Zibby: Wow.

Joyce: Do you hear that sound?

Zibby: Yes, I do.

Joyce: It’s not screaming. It’s a loon. It took me twenty-five years before I could tell the particular true story of what had happened to me when I was eighteen. That was my memoir, At Home in the World, a much-debated and condemned-by-many book. It also set me free, telling the truth. This novel, although it’s not memoir, this is my truth. This is my hard truth about marriage and about family. My children, very often, don’t read my work. That’s really okay. Readers can read my work. I’m not looking for my children to be my fans. I don’t need them to buy books. I’d actually give them one. I also record my books as an audiobook. In fact, this is a good tip for your readers. Moms don’t have time to read, but they might go to the gym and listen to the audiobook. I have to say, I make a great audiobook. I used to love to read out loud to my children. Now I love to record my books. My hope is that they will listen to this book. If they do, I think it will bring them some comfort and resolution about our family. They maybe don’t need comfort anymore. They’re okay. It’s a very loving story about, actually, all the characters.

Zibby: First of all, I have to go back and read At Home in the World immediately. I wish I had read it before we talked. I’m sorry I haven’t.

Joyce: It was such an embattled book at the time. This was pre-Me Too. The idea of a woman presuming to say that J.D. Salinger was not this ultimate hero, spiritual guide, that he was a human being, just that — I say no terrible things; I simply told my story — was regarded as so, so completely forbidden. Maureen Dowd called me a predator, called the girl a predator for telling the story. That is, of course, what happens to women. Women get attacked for telling the truth about what men do.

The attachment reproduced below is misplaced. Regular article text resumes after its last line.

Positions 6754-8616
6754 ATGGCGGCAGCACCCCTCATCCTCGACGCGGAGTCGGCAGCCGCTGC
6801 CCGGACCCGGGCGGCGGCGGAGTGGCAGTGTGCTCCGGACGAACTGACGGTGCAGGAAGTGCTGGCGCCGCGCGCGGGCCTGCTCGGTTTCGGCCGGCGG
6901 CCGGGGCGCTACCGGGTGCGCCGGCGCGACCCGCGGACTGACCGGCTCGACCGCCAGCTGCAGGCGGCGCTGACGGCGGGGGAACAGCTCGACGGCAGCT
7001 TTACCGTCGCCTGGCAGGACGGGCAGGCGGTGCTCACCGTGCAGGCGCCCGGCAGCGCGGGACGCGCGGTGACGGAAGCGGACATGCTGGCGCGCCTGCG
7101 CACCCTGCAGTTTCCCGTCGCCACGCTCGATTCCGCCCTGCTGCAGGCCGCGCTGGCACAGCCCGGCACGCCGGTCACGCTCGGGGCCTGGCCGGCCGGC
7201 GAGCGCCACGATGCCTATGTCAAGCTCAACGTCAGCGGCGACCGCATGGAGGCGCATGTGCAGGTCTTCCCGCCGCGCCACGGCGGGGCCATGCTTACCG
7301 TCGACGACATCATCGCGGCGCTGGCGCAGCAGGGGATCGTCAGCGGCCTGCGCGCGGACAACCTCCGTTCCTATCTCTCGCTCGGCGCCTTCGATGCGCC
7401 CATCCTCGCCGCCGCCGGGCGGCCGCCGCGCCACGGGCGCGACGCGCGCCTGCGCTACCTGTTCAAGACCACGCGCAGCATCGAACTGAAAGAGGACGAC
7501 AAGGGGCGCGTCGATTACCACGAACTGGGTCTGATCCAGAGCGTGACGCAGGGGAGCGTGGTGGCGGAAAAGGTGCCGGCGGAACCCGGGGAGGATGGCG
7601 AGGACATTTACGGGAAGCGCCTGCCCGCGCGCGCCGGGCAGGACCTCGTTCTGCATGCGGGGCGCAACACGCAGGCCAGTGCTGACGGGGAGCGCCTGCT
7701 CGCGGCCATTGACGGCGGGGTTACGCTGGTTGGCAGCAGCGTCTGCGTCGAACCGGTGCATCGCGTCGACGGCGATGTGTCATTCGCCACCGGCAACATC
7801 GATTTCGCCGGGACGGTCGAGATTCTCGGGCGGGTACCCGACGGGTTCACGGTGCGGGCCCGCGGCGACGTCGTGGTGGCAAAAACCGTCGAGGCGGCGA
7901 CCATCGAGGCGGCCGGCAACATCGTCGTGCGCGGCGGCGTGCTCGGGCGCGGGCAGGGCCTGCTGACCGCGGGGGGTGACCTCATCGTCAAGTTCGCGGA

Zibby: Wow, I’m going to get that book immediately. It’s so funny, too, because in two days, I’m interviewing Joanna Rakoff who wrote My Salinger Year about reading his fan mail. Now here I am talking to you. Life is so crazy.

Joyce: What a wonderful, rich opportunity you have to speak to this vast array.

Zibby: Yes. It’s for everyone else to listen to. I’m not hoarding it. What advice would you have for aspiring authors?

Joyce: Oh, gosh. One would be to read, of course, as you know. Interestingly, reading was always a challenge for me. I only learned when I went back to Yale that I have extreme ADHD. Reading is actually really hard for me. Yes, read. Be fearless. The most common concern that women have when they come to my writing workshops — I’ll be teaching one this summer. I’ve already started hearing from women who say, I don’t know how I could ever tell this story without hurting my mother’s feelings, my husband’s feelings, my children’s feelings. Men don’t raise these issues, ever. Men are just brave if they’re telling the truth. Women are the caretakers and the protectors of everybody else. I would say to women listening to this, there’s one thing. You may not have freedom in so many other ways. You may not have time, money, space, health, I don’t know, but you get to tell your story. Your story, you own. If you tell it unblinkingly honestly and with compassion, not revenge, which I think I achieved in At Home in the World — it’s not a bitter book. There are no villains in any of my stories. There are just a lot of flawed human beings. I’m one of them. If you do that, it will set you free. It will set you free.

Zibby: Wow, I love that. Joyce, thank you for this chat. I feel like we only skimmed the surface. There was so much more.

Joyce: There always is.

Zibby: There always is. I know.

Joyce: Those are the best conversations, when you have that feeling. I’ve thoroughly enjoyed this, Zibby. I knew I would. Actually, I was looking forward to this.

Zibby: Thank you. I was too. Thank you so much. I hope we can stay in touch.

Joyce: I would love that.

Zibby: I will talk to you soon. Thank you for this great read, Count the Ways.

Joyce: Take care.

Zibby: Take care. Buh-bye.

Joyce Maynard, COUNT THE WAYS

COUNT THE WAYS by Joyce Maynard